SECESA 2022 event logo

On 5-7 October, delegates from across the world came together online in the 10th International Systems & Concurrent Engineering for Space Applications Conference (SECESA 2022) to exchange ideas and experiences, and debate challenges and future trends.

RHEA’s system engineering and concurrent design experts presented several papers across the three days of SECESA. They also ran the first ever online concurrent design ‘game’ during the conference to demonstrate the methodology to attendees who had never taken part in a concurrent design session.

“This is the year of COMET,” announced consultant Massimo Bandecchi, founder of the European Space Agency’s (ESA’s) Concurrent Design Facility (CDF), as he opened SECESA 2022.

This year’s SECESA conference, which happens every 2 years, was the first since ESA announced earlier this year that it would use RHEA’s COMET software for all of its concurrent design studies at its CDF. Like RHEA’s previous concurrent design platform, CDP4, COMET is also widely used by other organizations. This resulted not only in a dedicated session on day two – “COMET: the stepping stone towards MBSE and digitalisation” – but also several presentations across all three days discussing COMET’s use in a wide range of projects.

Day one

RHEA’s experts, including former interns, took an active part in the conference across all three days.

Day one saw Gwendolyn Kolfschoten, RHEA Concurrent Design Expert, discuss lessons learned from RHEA’s 15 years of training concurrent design professionals, and present a case study on the implementation of concurrent design, including a dedicated facility, at the Defence Materiel Division of the Dutch Ministry of Defence.

Day two

On day two, in the session on COMET, Alex Vorobiev, Project Manager, covered work done by RHEA on the Digital Engineering Hub Pathfinder project and Justine Veirier D’aiguebonne, former MBSE Software Development Intern, walked through the latest developments in the creation of a web application for COMET’s Community Edition. Both presentations showed the great potential that COMET and the other related tools developed at RHEA can offer to the industry and specially to concurrent engineering teams.

The COMET session was rounded off by a presentation by Marcel Verhoef, ESA Systems Engineer, summarizing the latest developments related to COMET and how it has been adopted at ESA’s CDF at ESTEC.

COMET featured in the next session too, on ‘Concurrent Engineering & MBSE for Space Projects’. COMET is primarily designed for use in the early design stages of complex engineering projects, but in the PLATO space science mission it is being adapted for use in later phases of the project lifecycle – specifically as the mission parameter database.

Three more RHEA-led sessions rounded off day two. The first was by Alex Vorobiev on a recent project on generative concurrent design, in which possible solutions are generated automatically to broaden the range of options that can be considered. Second was by former intern Sergi Company Aguilar on the application of MBSE and generative concurrent design to a low Earth orbit constellation for Earth observation. Then the third was by Salvatore Vivenzio, Systems & CDF Engineer, on a new tool for spacecraft design.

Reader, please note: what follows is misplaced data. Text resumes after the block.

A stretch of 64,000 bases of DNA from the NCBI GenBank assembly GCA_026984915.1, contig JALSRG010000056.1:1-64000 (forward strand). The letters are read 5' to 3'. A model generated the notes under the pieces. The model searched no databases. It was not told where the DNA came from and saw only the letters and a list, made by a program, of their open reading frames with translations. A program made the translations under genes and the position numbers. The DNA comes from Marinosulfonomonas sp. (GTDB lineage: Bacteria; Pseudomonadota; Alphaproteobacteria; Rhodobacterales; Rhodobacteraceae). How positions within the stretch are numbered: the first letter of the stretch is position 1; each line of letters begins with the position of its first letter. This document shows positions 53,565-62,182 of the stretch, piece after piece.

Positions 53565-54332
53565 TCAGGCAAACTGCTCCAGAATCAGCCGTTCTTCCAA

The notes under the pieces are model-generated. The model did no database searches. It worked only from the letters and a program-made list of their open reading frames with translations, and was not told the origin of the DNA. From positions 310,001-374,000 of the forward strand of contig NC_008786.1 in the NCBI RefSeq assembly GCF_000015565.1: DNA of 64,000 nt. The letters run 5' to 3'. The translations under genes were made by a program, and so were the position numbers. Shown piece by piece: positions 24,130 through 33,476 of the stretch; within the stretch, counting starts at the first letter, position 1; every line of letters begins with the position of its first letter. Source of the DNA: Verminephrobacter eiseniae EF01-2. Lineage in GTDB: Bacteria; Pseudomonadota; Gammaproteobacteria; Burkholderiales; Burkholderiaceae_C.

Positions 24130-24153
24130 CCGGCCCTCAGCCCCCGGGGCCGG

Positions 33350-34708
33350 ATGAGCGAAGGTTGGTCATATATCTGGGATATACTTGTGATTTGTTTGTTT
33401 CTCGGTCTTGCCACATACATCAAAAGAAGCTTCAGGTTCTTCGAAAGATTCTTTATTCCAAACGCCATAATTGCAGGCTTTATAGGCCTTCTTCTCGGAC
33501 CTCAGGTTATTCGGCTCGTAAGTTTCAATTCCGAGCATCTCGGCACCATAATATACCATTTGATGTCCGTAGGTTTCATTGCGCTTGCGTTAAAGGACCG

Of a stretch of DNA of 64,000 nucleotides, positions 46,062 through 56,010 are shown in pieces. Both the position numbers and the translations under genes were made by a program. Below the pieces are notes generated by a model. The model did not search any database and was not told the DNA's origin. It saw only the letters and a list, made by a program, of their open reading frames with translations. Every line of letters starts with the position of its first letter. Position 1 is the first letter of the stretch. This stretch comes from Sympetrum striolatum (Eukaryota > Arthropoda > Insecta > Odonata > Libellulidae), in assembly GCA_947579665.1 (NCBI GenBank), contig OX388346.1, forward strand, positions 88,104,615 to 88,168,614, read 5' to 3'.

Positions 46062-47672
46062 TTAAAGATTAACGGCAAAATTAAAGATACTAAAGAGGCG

Day three

The first session on day three on ‘Trends’ included two RHEA speakers, plus a presentation from RHEA Special Advisor Marco Lisi on the importance of security for space systems.

Paloma Maestro Redondo, Junior System Engineer, introduced the project ‘AI-powered Digital Assistant for Space System Engineering’, showing the potential applications of this technology that will form a powerful tool to be integrated with the MBSE Hub that RHEA is developing for ESA. This was followed by a presentation from Martin Fijneman, Concurrent Design Expert, on the LOTUS project, highlighting the advantages of security-aware concurrent design and the importance of assessing the impact of security measures early in the design stage of an engineering project.

Paloma Maestro Redondo presented again later on day three on the needs of non-expert modellers in reviewing MBSE models and the features that a new tool will offer future users.

Getting hands-on with concurrent design

This year’s SECESA included a novel way to introduce delegates to the concepts and challenges of concurrent design sessions through an online demonstration and ‘game’, held at lunchtime each day. This underscored the challenges that can arise when participants have different skillsets and effectively speak different languages. For example, is that shape a triangle facing right or an arrowhead pointing east? And who is best suited to judge which design of drone is best suited for agricultural use?

These ‘simple’ examples demonstrated how RHEA’s concurrent design sessions support domain experts to effectively explain how their subsystems are positioned in relation to each other, and how requirements from different domains can be integrated and their impact on the overall design can be assessed.

This game forms part of RHEA’s advanced training programme for concurrent design.